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Transcriptional regulation of guanylylcyclase/natriuretic peptide | 3809
Transcriptomics: Open Access

Transcriptomics: Open Access
Open Access

ISSN: 2329-8936

+44 1223 790975

Transcriptional regulation of guanylylcyclase/natriuretic peptide receptor-a gene by cooperative interactions of histone acetylases and transacting factors


International Conference on Transcriptomics

July 27-29, 2015 Orlando, USA

Kailash N Pandey

Accepted Abstracts: Transcriptomics

Abstract :

Cardiac hormones atrial and Brain Natriuretic Peptides (ANP, BNP) bind and activate Guanylyl Cyclase/Natriuretic Peptide Receptor-A (GC-A/NPRA), which plays critical roles in the regulation of blood pressure and cardiovascular hemostasis. Currently, the mechanisms regulating the transcriptional activation and functional expression of Npr1 gene (coding for GC-A/ NPRA) are not well understood. To delineate the transcriptional regulatory mechanisms of Npr1gene, we have studied the interactive roles of All-Trans Retinoic Acid (ATRA), Ets-1, SP-1, and histone acetylase p300. Deletional analysis of Npr1 promoter, luciferase assays, and chromatin immuno precipitation analyses indicated that ATRA was able to enhance Npr1 promoter activity by 8- to 10-fold in a time- and dose-dependent manner. In addition, ATRA remarkably enhanced the Guanylyl Cyclase (GC) activity of the receptor and accumulation of intracellular second messenger cGMP. The chromatin immuno precipitation analysis indicated that ATRA stimulated the binding of both Ets-1 and Sp1 to the Npr1 promoter. The Retinoic Acid Receptor (RAR) was recruited by Ets-1, Sp1, and p300 to form a transcriptional co-activation complex with Npr1 promoter. Moreover, ATRA also increased the acetylation of histones H3 and H4 and enhanced their recruitment to Ets-1 and Sp1 binding sites of Npr1 promoter. Our results have provided direct evidence that ATRA signaling up regulates Npr1 gene transcription stimulates the GC activity and intercellular production of cGMP by activating the recruitment of RAR, Sp1, Ets-1, and p300 complex that binds to Npr1 promoter. The findings of these studies are important for understanding the functional roles of Npr1gene of the possible therapeutic molecular targets in the treatment of high blood pressure and cardiovascular diseases.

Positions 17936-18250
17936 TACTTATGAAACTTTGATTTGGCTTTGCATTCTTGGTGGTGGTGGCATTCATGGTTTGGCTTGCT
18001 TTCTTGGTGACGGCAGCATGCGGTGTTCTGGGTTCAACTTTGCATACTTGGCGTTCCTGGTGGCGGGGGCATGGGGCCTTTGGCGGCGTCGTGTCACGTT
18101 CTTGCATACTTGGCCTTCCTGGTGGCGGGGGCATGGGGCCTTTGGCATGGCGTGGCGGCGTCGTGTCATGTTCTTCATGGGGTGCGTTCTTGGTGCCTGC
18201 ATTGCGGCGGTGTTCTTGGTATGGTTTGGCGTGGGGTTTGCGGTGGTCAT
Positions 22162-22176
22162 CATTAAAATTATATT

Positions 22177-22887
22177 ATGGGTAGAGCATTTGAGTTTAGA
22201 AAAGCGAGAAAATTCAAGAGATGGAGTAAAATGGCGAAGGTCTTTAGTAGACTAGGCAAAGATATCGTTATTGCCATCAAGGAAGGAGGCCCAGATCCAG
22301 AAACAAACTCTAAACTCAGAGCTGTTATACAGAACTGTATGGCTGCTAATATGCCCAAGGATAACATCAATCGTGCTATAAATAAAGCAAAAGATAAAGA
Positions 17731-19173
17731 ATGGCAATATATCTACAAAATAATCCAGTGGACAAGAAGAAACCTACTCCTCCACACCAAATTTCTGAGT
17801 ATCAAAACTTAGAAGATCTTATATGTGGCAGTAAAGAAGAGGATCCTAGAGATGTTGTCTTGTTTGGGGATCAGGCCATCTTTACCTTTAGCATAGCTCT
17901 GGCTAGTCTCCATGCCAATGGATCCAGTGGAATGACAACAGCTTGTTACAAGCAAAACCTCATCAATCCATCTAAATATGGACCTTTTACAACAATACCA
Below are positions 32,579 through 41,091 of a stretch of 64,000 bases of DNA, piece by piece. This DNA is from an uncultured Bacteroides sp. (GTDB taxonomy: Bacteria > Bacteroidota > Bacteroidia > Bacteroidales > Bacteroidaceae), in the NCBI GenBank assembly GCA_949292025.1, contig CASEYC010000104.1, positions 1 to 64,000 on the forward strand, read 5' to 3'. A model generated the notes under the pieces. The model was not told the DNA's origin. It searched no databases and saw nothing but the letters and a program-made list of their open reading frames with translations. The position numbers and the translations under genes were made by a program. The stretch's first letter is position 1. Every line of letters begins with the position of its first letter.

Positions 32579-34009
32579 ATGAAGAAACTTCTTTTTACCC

Biography :

Kailash N Pandey received his PhD in Cell Biology from the University of Kentucky in 1979. He carried out Postdoctoral studies in the Department of Biochemistry at Vanderbilt University and in 1986 was appointed as a faculty member. In 1990 he joined the faculty of the Medical College of Georgia as an Associate Professor in the Department of Biochemistry and Molecular Biology. He joined Tulane in 1997. He has served on the Editorial Board of Endocrinology and reviewed manuscripts for a number of other journals. He has served on AHA, NIH and NSF grant review committees. The long-term objectives of his research projects are to delineate the molecular and cellular action of atrial natriuretic peptide (ANP) hormone, which controls natriuresis, diuresis, cell proliferation, and steroidogenesis. The regulatory action of ANP is mediated by interacting with the guanylylcyclase/natriuretic peptide receptor-A (NPRA) that synthesizes the intracellular second messenger cyclic-GMP. Interaction of ANP with the NPRA plays a central role in the pathophysiology of hypertension and cardiovascular disorders.

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